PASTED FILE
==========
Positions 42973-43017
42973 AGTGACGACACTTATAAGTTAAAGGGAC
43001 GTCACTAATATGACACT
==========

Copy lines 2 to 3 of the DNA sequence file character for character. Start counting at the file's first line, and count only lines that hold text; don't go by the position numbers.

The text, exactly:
42973 AGTGACGACACTTATAAGTTAAAGGGAC
43001 GTCACTAATATGACACT